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Performance Analysis and Simulation of JTIDS Network Time Synchronization Nan Wu, Hua Wang and Jingming Kuang Dept. of Electronic Engineering Beijing Institute of Technology Beijing, China wunan@bit.edu.cn Abstract—Round Trip Timing (RTT) and PPLI message are two ways of time synchronization in the Joint Tactical Information Distribution System (JTIDS) network. The former is a kind of active time synchronization, which could make the user have high timing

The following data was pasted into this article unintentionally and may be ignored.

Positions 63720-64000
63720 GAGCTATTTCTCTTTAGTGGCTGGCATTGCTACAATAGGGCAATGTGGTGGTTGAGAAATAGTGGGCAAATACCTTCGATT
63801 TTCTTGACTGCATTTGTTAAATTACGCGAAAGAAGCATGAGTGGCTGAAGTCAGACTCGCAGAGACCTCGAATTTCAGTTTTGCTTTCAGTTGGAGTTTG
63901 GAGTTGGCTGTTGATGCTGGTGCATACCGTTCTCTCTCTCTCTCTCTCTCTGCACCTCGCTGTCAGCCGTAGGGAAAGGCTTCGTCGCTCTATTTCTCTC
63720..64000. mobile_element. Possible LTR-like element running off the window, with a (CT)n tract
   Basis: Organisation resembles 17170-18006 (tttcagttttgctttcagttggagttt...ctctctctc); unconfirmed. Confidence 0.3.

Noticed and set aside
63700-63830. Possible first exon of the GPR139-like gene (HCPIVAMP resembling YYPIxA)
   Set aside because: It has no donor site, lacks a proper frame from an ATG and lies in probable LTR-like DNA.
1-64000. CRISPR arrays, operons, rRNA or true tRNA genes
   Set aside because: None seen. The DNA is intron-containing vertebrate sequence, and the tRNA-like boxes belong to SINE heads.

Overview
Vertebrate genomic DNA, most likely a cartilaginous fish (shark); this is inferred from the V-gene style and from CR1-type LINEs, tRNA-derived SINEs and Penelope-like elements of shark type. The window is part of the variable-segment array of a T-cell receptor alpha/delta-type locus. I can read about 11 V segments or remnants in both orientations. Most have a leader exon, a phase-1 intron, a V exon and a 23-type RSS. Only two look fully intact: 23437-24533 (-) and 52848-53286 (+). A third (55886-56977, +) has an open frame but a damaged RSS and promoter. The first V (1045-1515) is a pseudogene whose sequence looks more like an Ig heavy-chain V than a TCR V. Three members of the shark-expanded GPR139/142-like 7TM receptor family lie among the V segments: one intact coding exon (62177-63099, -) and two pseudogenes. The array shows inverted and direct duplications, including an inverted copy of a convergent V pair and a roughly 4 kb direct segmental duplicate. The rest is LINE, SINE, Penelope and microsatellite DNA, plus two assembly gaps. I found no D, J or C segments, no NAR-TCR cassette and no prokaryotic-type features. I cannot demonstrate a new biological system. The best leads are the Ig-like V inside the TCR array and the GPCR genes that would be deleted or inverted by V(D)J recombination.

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  Performance Analysis and Simulation of JTIDS Network Time Synchronization  Nan Wu, Hua Wang and Jingming Kuang Dept. of Electronic EngineeringBeijing Institute of TechnologyBeijing, Chinawunan@bit.edu.cn  Abstract   —Round Trip Timing (RTT) and PPLI messageare two ways of time synchronization in the Joint TacticalInformation Distribution System (JTIDS) network. Theformer is a kind of active time synchronization, which couldmake the user have high timing level directly. The latter iscompletely passive and could provide low level timesynchronization as a byproduct of navigation. This paper  begins with the introduction of the two timing mechanismsof JTIDS network. Models of passive and active timesynchronization are built up respectively. Two filters, one isnavigation filter and the other is RTT filter, are designed based on the models. Simulation validates the design of thetwo filters, and effects of major error sources and modeluncertainty are analyzed.I.   I  NTRODUCTION The Joint Tactical Information Distribution System(JTIDS) is a synchronous, time-division multiple-access(TDMA), spread spectrum system, with integrated ability of communication, navigation and identification [1]. All user terminals operate on the common time base which issynchronized to the network time reference (NTR). Theysend messages in the allocated slots and receive in theothers.Round Trip Timing (RTT) and Precise Position Locationand Identification (PPLI) message are two means of maintaining time synchronization in JTIDS network [2].The former is a kind of active time synchronization, whichoperates independently of Relative Navigation (RELNAV).The latter is completely passive, and which is intrinsic toRELNAV function. Superior users in JTIDS network areassigned some fixed time slots to send RTT message to keepsynchronization with NTR. However, inferior users must becapable of performing clock synchronization completely passively by receiving PPLI message.Time synchronization and navigation performance areinteractive in JTIDS network. On the one hand, RTT makesthe user have higher timing level directly, which leads to agood navigation performance. On the other hand, good position information makes the passive synchronizationmore effective. Because of the complexity of completetheory analysis, finding the relationship between timedissemination and navigation error sources in JTIDS network using computer is very important.This paper begins with the introduction of the two timingmechanisms of JTIDS network. Based on the clock model,RTT filter and navigation filter are designed for processingRTT message and PPLI message respectively. Finally, thetwo timing modules are used in a JTIDS network simulation platform to test the effectiveness of model uncertainty andthe effect of error sources on time synchronization andnavigation.II.   M ODEL OF T IME S YNCHRONIZATION  Before we start the analysis and simulation, models of the two time synchronization have to be built up first.  A.    Passive Synchronization by PPLI Message Passive synchronization is the main method for someinferior users, which often have to be radio silence, tomaintain synchronization in JTIDS network. A RELNAVuser’s clock error adds linearly and equally to the observedone-way radio ranges to all the PPLI sources. The RELNAVKalman filter of passive users minimizes this common range bias by assigning it to the clock state carried in the filter.The basic passive synchronization and rangingobservation model can be expressed by [3] 222 ()**()()() o c t c t t t  c TOA R b c b c N  X X Y Y Z Z  = = + − +  = − + − + −    where  R o   is the observed ranged to the source;  R c   is thecomputed range to the source based on the information inPPLI message and user’s own position prediction; c is thespeed of light; TOA is the observed time of arrival withrespect to the user’s own clock time;  X  t  , Y  t  ,  Z  t    are positioncoordinates of the transmitter;  X  , Y  ,  Z  are positioncoordinates of the user; b t  is the time bias of the source with 836 0-7803-9052-0/05/$20.00 © 2005 IEEE.  respect to system time, which is unknown to source and user; b is the time bias of the user;  N  is the sum of measurementnoises. Each user should try to minimize b by passive or active synchronization. Generally, b t  could be consideredincluded in  N  .Because the observation equation of JTIDS passivesynchronization and ranging is nonlinear, we have tolinearize the observation equation and use the extendedKalman filter (EKF) equations as follow predicted covariance: |11|1 T T k k k k   P Q − − − = Φ Φ + Γ Γ  (1) predicted state vector: |1|11|1 ˆ k k k k k k   X X  − − − − = Φ (2)gain: 1|1|1 T T k k k k k k k k   K P H H P H R −− −   = +   (3)filtered state vector: ||1 ˆˆ k k k k k O O  X X K R R −   = + −   (4)filtered covariance: [ ] ||1 k k k k k k   I K H P  − = − (5)where  H  is the linearized observation matrix which containssuch elements as ( ) ( ) ( ) , , , t c t c t c c X X R Y Y R Z Z R − − − −  Details about EKF can be found in [4], and will not becovered in this paper.Terminal users will process the equations above insequence. However, not every PPLI message received isused to update EKF equations. In consideration of systemstability and operation precision, received PPLI messageswill first be stored. Then, the optimal source will be chosenaccording to the source selection algorithm [5]. Integratedquality of source can be obtained by ( ) 12 total p t g  Q H H W H W  = + +  where,  H   p and  H  t  are source quality of position and timing;  H   g  is the quality of relative position relation of source anduser; W  1 and W  2 are two weighed coefficients. Source withmaximal integrated quality Q total    will be used to update theEKF equations, which will give new estimate about timingand position.  B.    Active Synchronization by RTT  Active synchronization by RTT is a very importantmethod in JTIDS network time dissemination. Compared to passive synchronization by PPLI message, RTT is muchmore effective. It can make the user have good time qualityafter only one slot time, which is 7.8125 milliseconds inJTIDS network, and with very high precision.Generally, the NTR transmits first in any new net andestablishes the system time to which all other unitssynchronize by the exchange of round-trip timinginterrogation (RTTI) and round-trip timing reply (RTTB)messages either directly with the NTR or with another unitalready synchronized to the NTR. RTTIs are very shortmessages containing only the addresses of the interrogator and of the desired donor. The donor responds at a fixed timelater in the same time slot with an RTTR messagecontaining the address of the interrogator and the time of arrival (TOA) of the RTTI as measured on the donor’sclock. The interrogator measures the TOA of the reply andcomputes the adjustment to its own clock necessary to makethe donor’s reported TOA equal the TOA of the reply at theinterrogator.Fig.1 illustrates the message exchange of RTT process.Observation equation of RTT can be expressed by ( ) ( ) ( ) ()2 err i TOA s TOA i t d  = − +     where, err(i) is the interrogator clock error; TOA(s) is thetime of arrival of interrogation on source clock; TOA(i) isthe time of arrival of reply on interrogator clock; t(o) is theslot start time, which is different for interrogator and source; t(d) is the standard reply delay time.A series of RTT transactions over a period of a fewminutes provides an estimate of the interrogator’s clock driftrate; i.e., the frequency error of its clock oscillator and thefrequency error estimate is then used to retune the oscillator driving the clock. The estimation of clock bias and frequencyerrors is carried out in a small Kalman filter which provideserror uncertainties in its covariance matrix.III.   P ERFORMANCE A  NALYSIS AND S IMULATION R  ESULTS  We have presented that time synchronization andnavigation performances are interactive. However, theaccuracy performance of navigation is a complex function of several error sources. So, the use of computer simulation for algorithm design and for performance evaluation isnecessary. Based on a TDMA message distributionmechanism, JTIDS time synchronization modules including passive mode and active mode are designed to test the performance of time dissemination, and relationship betweentime synchronization and navigation error sources isdiscussed too. Fig. 1 Message exchange of RTT process 837  In passive synchronization by receiving PPLI message,an 8 states extended Kalman filter is used. The state vector is ][ vz vyvx Z Y  X bf bt  X  T  =  where, bt  is time offset; bf  is time rate (frequency) offset;  X  , Y  ,  Z  are three relative grid coordinates; vx , vy and vz  are thevelocities in three directions. Considering the nonlinearity of the observation function, the linearized observation matrix isgiven by  −−−−= 000)()()( 0 ct ct ct   R Z  Z  RY Y  R X  X c H   The state transition matrix Φ   and plant noise transitionmatrix Γ    are given by 88 11111111 ×  =Φ T T T T    58 11111 ×  =Γ  T T T   where, T=T  k  -T  k-1 . The plant covariance matrix Q is given by 555242322212 ×  = W W W W W  Q σ  σ  σ  σ  σ    where, 21 W  σ   and 22 W  σ   are clock random walk offsetnoise and clock flicker noise respectively; 23 W  σ   , 24 W  σ    and 25 W  σ   are velocity noise in three directions. Themeasurement noise model V  is a scalar denoted by 2 TOA σ   .Compared to passive synchronization by PPLI message,active synchronization by RTT uses a small basic Kalmanfilter which has only 2 states, bf  and bt  . Other key matrixesare given by [ ] 10  H  =   101 T    Φ=      1001   Γ =      2122 W W  Q σ  σ     =     In our simulations, every terminal user had a initial timeoffset uniformly distributed on [-2ms, 2ms], the initial timerate was selected from a zero mean Gaussian distributionhaving a standard deviation (S.D.) of 10 -8 s/s.  A.    Effect of TOA measurement error  We first analyze the effect of TOA measurement error totime synchronization. Assume the measurement TOA at timek is ˆ T  , the real TOA is T  , and the error is T  ∆ , that is ˆ T T T  = +∆ . By (2) and (4), we get ||11|1 ˆˆˆˆ k k k k k k k O  X X K cT R − − −   = Φ + −     (6)The real state at time k is ||11|111 k k k k k k k k   X X W  − − − − − =Φ +Γ  (7)By (6) and (7), we can get state error at time k  ( ) ( )( ) ( ) ||||11|11|111|11|11|111 ˆˆˆˆˆ k k  kk kk kk kk k k k k k k k Okk k k k k k k k O k   X X X  X X W K cT c T R X X W K cT R K c T  − − − − − − −− − − − − − − ∆ = −=Φ − +Γ + + ∆ −   = Φ − +Γ + − + ∆     (8)In the steady state of Kalman filter, the terms in square brackets will be minimized to zero by sources with highquality level and precise TOA measurement T  . So (8) can beapproximate to | k k k   X K c T  ∆ ≈ ∆  When the sources and user distribute uniformly, and thedistances of them do not change significantly,  K  k    approximate to a constant. In this specific situation, stateerror is in proportion to TOA measurement error. In realsituation, due to the effect of source quality level, positionvariation and the other error sources, state error is not strictlyin proportion to TOA measurement error, but theapproximate proportion relationship still exists.To verify the analysis result above, we made a simulation.There were 15 terminal users in JTIDS network, 1 of themwas NTR, and 3 of them were ground sites which were position references at the same time. The TOA measurementnoise was assumed normal with zero mean, and S.D. variesfrom 10ns to 1000ns. Table I shows the simulation results of S.D. of time bias and navigation circular error probability(CEP) in different S.D. of TOA measurement error. From thedata in the table, we could see that when S.D. of TOAmeasurement error is larger than 100ns, S.D. of time bias andthe navigation CEP are almost linear with S.D. of TOAmeasurement error. When the S.D. of TOA measurementerror is smaller than 100ns, observe noise is not the major error source in timing and navigation error sources anymore,and the linearity does not exist. This simulation results verifyour analysis about the effect of TOA measurement error onthe state error.In real project, in order to have definite timesynchronization accuracy, S.D. of TOA measurement error  TABLE I. E FFECT OF TOA M EASUREMENT E RROR    S.D.TOA_Err a  10 100 500 1000S.D. of Time Bias (ns)   37.1 44.6 314.9 689.9 CEP (m) 51.5 55.0 189.5 369.4 a. Standard deviation of TOA measurement error. 838  has to be controlled within a certain value. Increase bandwidth of receiver and improve SNR will decrease TOAmeasurement error and improve the time accuracy.  B.    Effect of PPLI message receiving rate PPLI message receiving rate is anther important factor which will impact the performance of time synchronizationand navigation. The rate depends on PPLI message sendingrate of terminals and the number of users in the network. Ingeneral, the higher the PPLI message rate, the higher thetime and navigation accuracy.A simulation was made to test the effect of PPLI messagereceiving rate on the performance of time synchronization.The rate varies from 0.2 to 4 messages per second.Simulation results are shown in Table II. When the PPLImessage receiving rate is more than 3 messages per second,it is no longer the major error source in JTIDS timesynchronization. So S.D. of time bias will not decreasesignificantly. C.    Effect of model uncertainty It is well known that Kalman filter is vulnerable to modeluncertainty. It makes the implicitly assumption that themodel and noise character statistic is known perfectly. Sowhen we can not get the real model characteristic, solution of Kalman filter will not be optimal and even diverge.We made a simulation to test the effect of modeluncertainty on the two filters. In our simulation, there weremodel uncertainty in both state and observation equations.The observation noise was assumed zero mean Gaussiandistribution having a S.D. of 10ns, and the uncertainty were10ns. The real S.D. equaled to the sum of assumed S.D. anduncertainty. Simulation results show that the two filters werenot stable when model uncertainty exists. When the proper model can not be obtained, we can use a robust Kalman filter to minimize the effect of unknown parameters in the model[6]. However, computation of robust Kalman filter is morecomplex than the srcinal one.IV.   C ONCLUSION  Time dissemination in JTIDS network is achieved byRTT message and PPLI message. The former is an activemode and often be used by superior users in the network toget accurate time synchronization directly. The latter is more popular with inferior users who do not have enoughtransmission slots. According to the models of the twosynchronization mechanism, RTT filter and navigation filter are designed respectively for active and passivesynchronization mode. Effect of TOA measurement error and PPLI message receiving rate are analyzed and computer simulated. Results show that TOA measurement error isalmost linear with time bias and position error, and it is amajor error source that impact both active and passivesynchronization. PPLI message receiving rate impact onlythe passive mode and its effect is not as significant as TOAmeasurement error when the rate is not very low. Simulationresults show that Kalman filter is vulnerable to the modeluncertainty. A robust Kalman filter can be used at a cost of computation complexity.A CKNOWLEDGMENT The authors wish to acknowledge the contributions of Liu Qiang in providing technical information on thecomputer simulation. They also wish to acknowledge BiZhiming in analysis efforts on JTIDS navigation techniques.R  EFERENCES   [1]   Xude Liu, “Integrated systems of tactical communication, navigationand identification symposium,” Electronic Industries PublishingCompany, 1991.[2]   Myron Kayton, Walter R. Fried, “Avionics navigation systems,” Johnwiley & Sons, Inc., 1997, pp. 284-299.[3]   Walter R. Fried, “Principles and simulation of JTIDS relativenavigation,” IEEE Trans. on Aerospace and Electronics Systems, Vol.AES-14, NO.1, January, 1978, pp. 76-84.[4]   Yongyuan Qin, Hongyue Zhang, Shuhua Wang, “Theory of Kalmanfilter and integrated navigation,” Northwest Industry UniversityPublishing Company, 1993.[5]    Nan Wu, Hua Wang, Jingming Kuang, “Performance analysis andsimulation of JTIDS relative navigation,” Systems Engineering andElectronics, Vol.27, 2005, 464-466, 478.[6]   Lihua Xie, Yingchai Soh, Carlos E. S. “Robust Kalman filtering for uncertain discret-time systems,” IEEE Trans. on Automat. Contr.1994, 39(6), pp. 1310-1314. TABLE II. E FFECT OF PPLI   M ESSAGE R  ECEIVING R  ATE   PPLI rate a (message/s)0.2 b 1 2 3S.D. of Time Bias (ns) 192.1 65.4 39.6 30.5 a. PPLI message receiving rate. b. One message per five second 839